According to the bankruptcy court, (i) the nondebtor release and injunction provisions at issue treated all claimants in the Canadian Proceeding similarly; (ii) relief granted in a foreign proceeding and the relief available in a U.S. bankruptcy case need not be identical, so long as the foreign procedures meet "fundamental standards of fairness" in the U.S.; (iii) although recognition of a foreign proceeding turns on the objective criteria set forth in section 1517 of the Bankruptcy Code, post-recognition relief "is largely discretionary and turns on subjective factors that embody principles of comity"; (iv) the "public policy exception" contained in section 1506 is narrowly construed; (v) both Second Circuit precedent and the rulings of the Canadian courts "reflect similar sensitivity to the circumstances justifying approving" nondebtor release and injunction provisions; and (vi) although Manville may be interpreted as identifying additional jurisdictional limits placed by Congress on the power of U.S. bankruptcy courts to approve nondebtor releases and injunctions, the Canadian courts have interpreted the CCAA as creating no such jurisdictional impediments.
Given the similarities between Canadian and U.S. law, the fact that "Canadian courts afford creditors a full and fair opportunity to be heard in a manner consistent with standards of U.S. due process," and the absence of any challenge to the jurisdiction asserted over the matter by the Canadian courts, the bankruptcy court concluded that both principles for recognition of foreign judgments and comity supported the exercise of its discretion to give res judicata effect to the Plan Order:
The Canadian Proceedings were the result of near-cataclysmic turmoil in the Canadian commercial paper market following the onset of the global financial crisis. The far-reaching Plan was adopted with near-unanimous creditor support, approved by the Ontario Court, and then affirmed on appeal by the Ontario Court of Appeal in the face of a jurisdictional challenge to the inclusion of third-party non-debtor release and injunction provisions. There is no basis for this Court to second-guess the decisions of the Canadian courts. Principles of comity in chapter 15 cases support enforcement of the Canadian Orders in the United States whether or not the same relief could be ordered in a plenary case under chapter 11. Therefore, the Court will enter an order recognizing this case as a foreign main proceeding and enforcing the Canadian Orders.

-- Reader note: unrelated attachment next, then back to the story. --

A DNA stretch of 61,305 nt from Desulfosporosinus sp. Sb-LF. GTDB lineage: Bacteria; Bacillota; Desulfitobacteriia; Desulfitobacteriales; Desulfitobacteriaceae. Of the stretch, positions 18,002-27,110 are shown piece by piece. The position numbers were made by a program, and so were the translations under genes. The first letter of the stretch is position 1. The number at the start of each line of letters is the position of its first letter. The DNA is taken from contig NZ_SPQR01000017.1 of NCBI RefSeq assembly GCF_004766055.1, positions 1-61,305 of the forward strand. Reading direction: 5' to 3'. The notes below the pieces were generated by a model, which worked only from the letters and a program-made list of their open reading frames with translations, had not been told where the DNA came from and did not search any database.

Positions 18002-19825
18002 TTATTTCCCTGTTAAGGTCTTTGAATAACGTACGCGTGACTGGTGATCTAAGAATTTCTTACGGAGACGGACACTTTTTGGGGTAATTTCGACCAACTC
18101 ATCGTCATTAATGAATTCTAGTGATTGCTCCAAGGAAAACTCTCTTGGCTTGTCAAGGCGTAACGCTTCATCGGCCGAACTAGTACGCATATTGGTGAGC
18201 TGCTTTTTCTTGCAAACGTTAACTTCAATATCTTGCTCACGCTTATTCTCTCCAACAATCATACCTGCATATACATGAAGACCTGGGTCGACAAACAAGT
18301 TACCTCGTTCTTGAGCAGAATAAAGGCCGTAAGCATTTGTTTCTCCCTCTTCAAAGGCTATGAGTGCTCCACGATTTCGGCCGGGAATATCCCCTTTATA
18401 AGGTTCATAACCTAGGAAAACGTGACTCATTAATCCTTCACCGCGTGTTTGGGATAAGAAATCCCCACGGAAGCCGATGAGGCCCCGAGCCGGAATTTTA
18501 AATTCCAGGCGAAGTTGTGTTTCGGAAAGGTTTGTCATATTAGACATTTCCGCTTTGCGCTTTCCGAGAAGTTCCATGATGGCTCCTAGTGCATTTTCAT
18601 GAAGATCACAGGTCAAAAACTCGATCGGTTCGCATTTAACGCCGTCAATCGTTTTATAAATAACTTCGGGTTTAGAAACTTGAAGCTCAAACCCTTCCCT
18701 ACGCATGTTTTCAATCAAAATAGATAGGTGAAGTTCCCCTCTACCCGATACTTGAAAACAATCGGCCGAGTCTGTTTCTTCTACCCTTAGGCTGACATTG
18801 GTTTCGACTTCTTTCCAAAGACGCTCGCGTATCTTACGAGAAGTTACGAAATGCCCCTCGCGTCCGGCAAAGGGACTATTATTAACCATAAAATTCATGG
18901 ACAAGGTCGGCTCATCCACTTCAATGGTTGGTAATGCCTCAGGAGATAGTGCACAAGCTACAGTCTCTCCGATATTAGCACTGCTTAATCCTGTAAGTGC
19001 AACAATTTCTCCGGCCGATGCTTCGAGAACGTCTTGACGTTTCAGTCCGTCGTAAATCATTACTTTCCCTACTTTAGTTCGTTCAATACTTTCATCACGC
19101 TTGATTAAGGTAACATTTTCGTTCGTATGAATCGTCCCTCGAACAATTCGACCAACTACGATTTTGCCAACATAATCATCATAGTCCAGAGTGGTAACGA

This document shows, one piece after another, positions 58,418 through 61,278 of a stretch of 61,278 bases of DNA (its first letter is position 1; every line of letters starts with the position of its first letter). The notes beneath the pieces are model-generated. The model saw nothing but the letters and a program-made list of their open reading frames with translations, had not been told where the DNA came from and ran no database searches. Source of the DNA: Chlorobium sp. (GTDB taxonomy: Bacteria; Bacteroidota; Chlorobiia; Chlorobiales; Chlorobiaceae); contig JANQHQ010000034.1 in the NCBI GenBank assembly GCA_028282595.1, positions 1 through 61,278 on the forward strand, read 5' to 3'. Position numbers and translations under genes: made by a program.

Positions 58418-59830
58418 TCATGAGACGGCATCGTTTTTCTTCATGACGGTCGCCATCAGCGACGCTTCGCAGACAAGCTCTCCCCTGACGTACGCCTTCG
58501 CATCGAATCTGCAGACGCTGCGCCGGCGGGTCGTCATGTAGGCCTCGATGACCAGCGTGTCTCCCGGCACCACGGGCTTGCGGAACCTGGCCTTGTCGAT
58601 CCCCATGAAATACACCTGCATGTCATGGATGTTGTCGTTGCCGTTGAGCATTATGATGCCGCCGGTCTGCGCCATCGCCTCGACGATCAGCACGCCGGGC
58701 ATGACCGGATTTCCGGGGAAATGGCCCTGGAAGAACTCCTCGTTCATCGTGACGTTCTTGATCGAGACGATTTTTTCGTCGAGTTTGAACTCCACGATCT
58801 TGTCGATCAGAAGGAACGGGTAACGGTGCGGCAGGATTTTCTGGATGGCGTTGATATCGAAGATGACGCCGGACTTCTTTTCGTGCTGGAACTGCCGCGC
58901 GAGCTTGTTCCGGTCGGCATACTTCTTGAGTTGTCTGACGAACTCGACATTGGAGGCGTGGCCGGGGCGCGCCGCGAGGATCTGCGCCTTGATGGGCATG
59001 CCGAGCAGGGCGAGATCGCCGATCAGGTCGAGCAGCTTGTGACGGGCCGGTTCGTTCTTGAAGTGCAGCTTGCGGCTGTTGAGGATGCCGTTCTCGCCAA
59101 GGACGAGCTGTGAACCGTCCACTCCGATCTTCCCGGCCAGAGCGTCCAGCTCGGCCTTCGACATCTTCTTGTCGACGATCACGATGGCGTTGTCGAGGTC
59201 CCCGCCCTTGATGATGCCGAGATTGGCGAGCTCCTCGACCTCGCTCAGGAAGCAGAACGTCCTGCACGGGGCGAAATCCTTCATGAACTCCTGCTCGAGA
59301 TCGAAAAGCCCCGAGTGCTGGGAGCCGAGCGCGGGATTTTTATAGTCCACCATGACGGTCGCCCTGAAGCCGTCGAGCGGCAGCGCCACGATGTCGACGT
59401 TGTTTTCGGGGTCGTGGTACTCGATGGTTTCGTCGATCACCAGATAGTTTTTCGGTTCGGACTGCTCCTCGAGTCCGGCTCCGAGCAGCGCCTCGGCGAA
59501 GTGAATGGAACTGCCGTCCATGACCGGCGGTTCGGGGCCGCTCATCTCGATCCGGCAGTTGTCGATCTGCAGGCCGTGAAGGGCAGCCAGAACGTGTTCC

Metcalfe & Mansfield is an interesting case study on comity in cross-border bankruptcy cases involving significant differences in law between nations that are otherwise generally perceived as having a common legal heritage. Where such conflicts of law are manifest, the U.S. bankruptcy court is obligated to balance the strong interests in applying local law to a given dispute against the important international principle of deference to the duly sanctioned resolutions of foreign states and their judicial institutions. Given the present state of uncertainty in U.S. law concerning the circumstance under which third-party releases and injunctions are valid and enforceable on jurisdictional grounds, Judge Glenn's decision to enforce the Canadian courts' orders is not surprising.
In Part II of this article, we will discuss bankruptcy judge Peck's ruling in Lehman Brothers, where he reached a different conclusion based upon what he perceived to be an overriding interest in applying U.S. law.
In re Metcalfe & Mansfield Alternative Investments, 421 B.R. 685 (Bankr. S.D.N.Y. 2010).
Lehman Brothers Special Financing, Inc. v. BNY Corporate Trustee Services, Ltd. (In re Lehman Brothers Holdings, Inc.), 422 B.R. 407 (Bankr. S.D.N.Y. 2010).
Hilton v. Guyot, 159 U.S. 113 (1895).
SEC v. Drexel Burnham Lambert Group, Inc. (In re Drexel Burnham Lambert Group, Inc.), 960 F.2d 285 (2d Cir. 1992).
In re Metromedia Fiber Network, Inc., 416 F.3d 136 (2d Cir. 2005).
In re Johns-Manville Corp., 517 F.3d 52 (2d Cir. 2008), rev'd on other grounds sub nom. Travelers Indemnity Co. v. Bailey, 129 S. Ct. 2195 (2009).